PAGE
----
Congo: Fearing Rejection, Pregnant Women Avoid HIV Tests
Pregnant women in the Republic of Congo are often hesitant to be tested for HIV because of the stigma associated with AIDS and the fear of being rejected by their husbands and families, experts say. "The women are threatened by their husbands," said Jean Angouono Moke, who oversees mother-to-child prevention efforts in Congo. "In cases where they get tested and the tests are positive, they are scared."
"Despite sensitization campaigns, less than 60 percent agree to be tested during prenatal consultations," Moke said. "We want to reduce the rate of transmission, which is still at 6.2 percent here."
About 400 HIV-positive pregnant women sought care in the country's integrated health centers in 2006. According to Moke, most of these women resided in Brazzaville and Pointe-Noire, a port city and Congo's economic capital. About 100 doctors and more than 200 midwives who have been specially trained provide health care for these women.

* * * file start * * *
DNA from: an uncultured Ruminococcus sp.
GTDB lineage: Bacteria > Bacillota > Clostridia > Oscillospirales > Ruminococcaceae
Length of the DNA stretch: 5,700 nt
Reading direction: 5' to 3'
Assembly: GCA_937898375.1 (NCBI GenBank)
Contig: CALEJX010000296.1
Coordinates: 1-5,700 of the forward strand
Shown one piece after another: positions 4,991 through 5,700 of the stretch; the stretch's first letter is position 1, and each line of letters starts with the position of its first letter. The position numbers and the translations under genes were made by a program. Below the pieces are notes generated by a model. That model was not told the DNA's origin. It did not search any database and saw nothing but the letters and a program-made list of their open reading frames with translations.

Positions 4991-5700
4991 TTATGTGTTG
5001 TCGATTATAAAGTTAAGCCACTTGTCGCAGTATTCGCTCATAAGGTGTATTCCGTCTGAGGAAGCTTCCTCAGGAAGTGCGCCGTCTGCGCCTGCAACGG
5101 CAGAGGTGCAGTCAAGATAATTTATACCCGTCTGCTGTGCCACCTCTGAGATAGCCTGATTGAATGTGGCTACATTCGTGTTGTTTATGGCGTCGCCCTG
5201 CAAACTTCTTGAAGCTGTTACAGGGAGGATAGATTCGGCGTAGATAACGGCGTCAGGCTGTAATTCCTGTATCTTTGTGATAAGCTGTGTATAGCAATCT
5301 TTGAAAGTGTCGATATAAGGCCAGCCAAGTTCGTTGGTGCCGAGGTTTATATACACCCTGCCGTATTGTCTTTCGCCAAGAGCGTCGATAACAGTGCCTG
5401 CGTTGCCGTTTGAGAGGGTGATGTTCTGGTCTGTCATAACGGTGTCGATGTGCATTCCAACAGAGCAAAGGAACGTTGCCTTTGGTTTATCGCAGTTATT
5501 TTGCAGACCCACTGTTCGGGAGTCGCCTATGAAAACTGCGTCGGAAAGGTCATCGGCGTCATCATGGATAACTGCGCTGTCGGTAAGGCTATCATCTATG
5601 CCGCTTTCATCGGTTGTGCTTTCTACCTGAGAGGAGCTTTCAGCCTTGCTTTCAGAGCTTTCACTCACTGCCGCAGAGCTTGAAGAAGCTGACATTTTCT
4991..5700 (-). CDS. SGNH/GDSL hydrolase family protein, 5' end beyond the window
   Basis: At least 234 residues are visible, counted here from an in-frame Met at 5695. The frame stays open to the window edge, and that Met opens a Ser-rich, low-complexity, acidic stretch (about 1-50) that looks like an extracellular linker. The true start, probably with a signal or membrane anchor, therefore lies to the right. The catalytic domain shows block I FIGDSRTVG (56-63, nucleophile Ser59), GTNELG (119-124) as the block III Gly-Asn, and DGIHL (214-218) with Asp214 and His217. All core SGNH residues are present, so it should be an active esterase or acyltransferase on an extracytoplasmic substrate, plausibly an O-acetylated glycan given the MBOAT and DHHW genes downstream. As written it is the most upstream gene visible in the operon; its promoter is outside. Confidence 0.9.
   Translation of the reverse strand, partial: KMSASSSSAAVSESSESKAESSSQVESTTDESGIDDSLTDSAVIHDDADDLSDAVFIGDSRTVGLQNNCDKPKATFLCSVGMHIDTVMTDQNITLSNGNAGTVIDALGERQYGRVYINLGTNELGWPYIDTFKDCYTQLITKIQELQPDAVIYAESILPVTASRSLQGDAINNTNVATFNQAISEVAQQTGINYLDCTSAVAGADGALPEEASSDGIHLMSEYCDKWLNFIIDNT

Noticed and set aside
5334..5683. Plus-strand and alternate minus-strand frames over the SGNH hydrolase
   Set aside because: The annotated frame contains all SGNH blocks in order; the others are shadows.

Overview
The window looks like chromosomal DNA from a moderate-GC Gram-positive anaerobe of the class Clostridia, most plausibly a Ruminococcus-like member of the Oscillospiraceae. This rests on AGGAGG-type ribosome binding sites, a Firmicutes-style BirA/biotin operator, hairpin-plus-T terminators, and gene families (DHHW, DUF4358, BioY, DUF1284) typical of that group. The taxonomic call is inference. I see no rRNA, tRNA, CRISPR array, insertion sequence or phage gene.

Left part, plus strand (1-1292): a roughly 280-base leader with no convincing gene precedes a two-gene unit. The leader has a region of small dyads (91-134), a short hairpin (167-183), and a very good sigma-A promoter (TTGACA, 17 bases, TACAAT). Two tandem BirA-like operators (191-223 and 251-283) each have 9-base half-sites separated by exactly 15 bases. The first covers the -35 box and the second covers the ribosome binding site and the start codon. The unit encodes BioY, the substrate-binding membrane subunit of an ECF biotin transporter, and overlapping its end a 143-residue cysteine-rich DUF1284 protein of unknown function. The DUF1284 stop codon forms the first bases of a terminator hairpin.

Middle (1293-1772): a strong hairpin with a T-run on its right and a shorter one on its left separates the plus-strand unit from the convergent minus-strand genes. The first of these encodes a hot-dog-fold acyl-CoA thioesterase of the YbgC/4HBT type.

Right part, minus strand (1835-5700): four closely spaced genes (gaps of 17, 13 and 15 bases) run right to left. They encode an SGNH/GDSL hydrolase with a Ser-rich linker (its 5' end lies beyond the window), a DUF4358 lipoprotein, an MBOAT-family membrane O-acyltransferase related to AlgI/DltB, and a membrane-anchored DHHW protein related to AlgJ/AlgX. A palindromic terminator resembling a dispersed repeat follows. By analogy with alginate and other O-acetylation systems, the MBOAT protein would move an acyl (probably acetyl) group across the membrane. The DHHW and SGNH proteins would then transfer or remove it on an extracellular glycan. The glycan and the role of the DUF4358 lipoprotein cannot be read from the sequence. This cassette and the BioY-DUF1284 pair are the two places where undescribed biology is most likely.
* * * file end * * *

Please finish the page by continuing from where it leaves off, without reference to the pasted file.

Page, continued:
Due to the large number of such cases, the Center for Mobile Treatment in Brazzaville last year launched a service aimed at preventing mother-to-child HIV transmission. With financing from the French Red Cross, a building is currently being constructed to provide maternity services for infected women.
In addition to stigma, cost is a factor. While AIDS treatment has been offered free of charge in Brazzaville since January 2007, exams and testing to prevent mother-to-child transmission can cost up to $60. This is a huge sum in Congo, where the government says 51 percent of people live on less than $1 a day.